I did extensive tests of different tape stock here about a year ago to compare VHS, SVHS, and DVHS tape. The purpose of the tests were to produce consistent results without loss of quality and reduce media costs for home HDTV recording.
The results for (my) PVHD1000 are that:
SVHS Fuji T-160 and T-120 stock produced the lowest cost for perfect recordings all the time.
There was no improvement by using true DVHS stock over the above lowest cost SVHS stock I tried.
There was no need to drill holes in the SVHS shell to replicate the holes in the DVHS stock fo use as DVHS media.
VHS stock, whether they were high cost commercial "broadcast" series or dirt cheap bulk load duplicator series produced over 90% dropouts and none were satisfactory for use as Digital media. In all cases I also had to drill holes to get the PVHD1000 to sense the standard VHS tape as digital media for the HS mode.
My PVHD1000 can be forced into standard speed (half that of HS speed) with DVHS media for the longer play/record times. This works for most NTSC a la low bit rate recordings but results in major dropouts for HDTV recordings (high bit rate) It did not work at all with SVHS tape even with proper holes drilled. Conclusion that the STD speed is not worth the trouble and cost. Most likely why this feature was disabled in future versions of the PVHD1000.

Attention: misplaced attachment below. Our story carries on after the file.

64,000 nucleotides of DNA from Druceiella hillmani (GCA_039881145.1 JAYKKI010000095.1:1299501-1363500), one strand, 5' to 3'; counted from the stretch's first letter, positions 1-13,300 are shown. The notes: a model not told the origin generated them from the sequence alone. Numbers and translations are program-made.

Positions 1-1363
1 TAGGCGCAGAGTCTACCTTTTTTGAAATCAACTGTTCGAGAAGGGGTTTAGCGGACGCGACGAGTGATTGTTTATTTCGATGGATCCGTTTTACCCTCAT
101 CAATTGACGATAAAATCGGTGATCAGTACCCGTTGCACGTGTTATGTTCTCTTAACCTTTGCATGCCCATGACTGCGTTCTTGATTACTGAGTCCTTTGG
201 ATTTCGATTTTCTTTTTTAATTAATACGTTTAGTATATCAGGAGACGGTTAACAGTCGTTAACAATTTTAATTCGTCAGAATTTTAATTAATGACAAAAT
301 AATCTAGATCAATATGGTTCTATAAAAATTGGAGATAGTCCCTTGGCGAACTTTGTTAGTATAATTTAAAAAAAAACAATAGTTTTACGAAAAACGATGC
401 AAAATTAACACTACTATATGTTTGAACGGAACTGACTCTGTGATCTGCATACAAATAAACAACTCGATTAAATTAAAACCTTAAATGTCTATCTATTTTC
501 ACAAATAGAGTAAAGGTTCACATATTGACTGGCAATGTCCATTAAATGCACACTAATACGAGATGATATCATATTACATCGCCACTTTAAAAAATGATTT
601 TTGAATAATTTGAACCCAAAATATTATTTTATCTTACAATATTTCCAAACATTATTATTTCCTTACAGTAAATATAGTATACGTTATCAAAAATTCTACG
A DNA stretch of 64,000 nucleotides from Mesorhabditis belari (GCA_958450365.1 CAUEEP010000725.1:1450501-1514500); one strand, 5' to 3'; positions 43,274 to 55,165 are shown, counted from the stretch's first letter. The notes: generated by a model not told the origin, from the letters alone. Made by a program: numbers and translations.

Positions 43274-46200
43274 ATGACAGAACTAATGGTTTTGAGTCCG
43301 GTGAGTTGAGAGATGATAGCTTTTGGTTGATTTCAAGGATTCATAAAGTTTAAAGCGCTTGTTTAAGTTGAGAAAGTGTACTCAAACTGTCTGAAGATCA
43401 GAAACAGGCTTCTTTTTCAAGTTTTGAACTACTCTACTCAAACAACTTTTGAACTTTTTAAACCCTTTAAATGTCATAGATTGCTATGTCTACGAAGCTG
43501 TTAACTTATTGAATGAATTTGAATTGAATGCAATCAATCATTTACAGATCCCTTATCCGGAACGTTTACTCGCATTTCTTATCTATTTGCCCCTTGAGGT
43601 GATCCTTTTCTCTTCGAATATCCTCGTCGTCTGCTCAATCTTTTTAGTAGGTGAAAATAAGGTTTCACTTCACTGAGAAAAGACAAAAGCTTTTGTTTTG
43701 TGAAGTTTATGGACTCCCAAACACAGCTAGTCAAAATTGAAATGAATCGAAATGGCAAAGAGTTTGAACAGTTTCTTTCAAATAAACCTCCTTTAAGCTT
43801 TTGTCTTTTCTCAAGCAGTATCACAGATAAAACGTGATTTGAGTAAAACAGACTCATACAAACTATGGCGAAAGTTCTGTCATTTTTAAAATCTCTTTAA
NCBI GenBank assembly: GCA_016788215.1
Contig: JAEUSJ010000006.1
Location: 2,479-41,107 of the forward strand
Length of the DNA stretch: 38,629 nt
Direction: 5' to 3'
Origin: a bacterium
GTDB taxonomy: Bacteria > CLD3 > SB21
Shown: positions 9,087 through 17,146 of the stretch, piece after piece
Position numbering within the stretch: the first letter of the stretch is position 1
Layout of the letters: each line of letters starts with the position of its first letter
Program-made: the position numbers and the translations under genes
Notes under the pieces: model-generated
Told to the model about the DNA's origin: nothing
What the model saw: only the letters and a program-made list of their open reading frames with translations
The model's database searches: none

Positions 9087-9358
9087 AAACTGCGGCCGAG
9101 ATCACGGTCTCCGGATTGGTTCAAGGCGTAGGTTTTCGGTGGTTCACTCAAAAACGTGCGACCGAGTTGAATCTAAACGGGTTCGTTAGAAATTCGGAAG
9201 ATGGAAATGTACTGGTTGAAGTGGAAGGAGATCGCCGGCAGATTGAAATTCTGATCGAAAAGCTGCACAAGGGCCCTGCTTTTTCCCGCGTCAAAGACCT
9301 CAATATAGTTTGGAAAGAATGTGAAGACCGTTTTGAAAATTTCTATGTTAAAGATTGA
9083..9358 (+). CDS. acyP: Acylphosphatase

Based on my findings I simply use the PVHD1000 for HDTV recordings in HS mode using un-modified SVHS tape ST-120 and ST-160 for all my recordings except for those few movies that run longer. I have a left over stock of DFS-420 I have been tapping for these recordings. I will probably reorder ST210 when these run out.
The only other issue I should mention is that life of oxide SVHS tape should be no different than the Digital oxide tape as long as storage conditions are the same. Some better and more expensive SVHS tape, such as SVHS edit master series may be better life due to durability as these are designed with special backings that make them more durable in editng environment. If you want to record a tape that you plan to play often or use as a time shift temporary storage, I'd recommend using one of the edit master grade SVHS tapes. ST120 Master grade may cost about $16, however.
Only metal tape such as the DVCAM or similar will have longer life on the shelf due to its higher coercivity (ie less likely to lose content due to stray magentic fields) Time169 recording adapters are allowing this tape format to be used for HDTV. This is the good news but IMHO, miniDV and DVCAM is not as good a home video format for long movies as is the DVHS recorders. It is a good design for camcorder recording, not table top.
Home Theater Pics at:www.scubatech.com
Last updated 3/25/01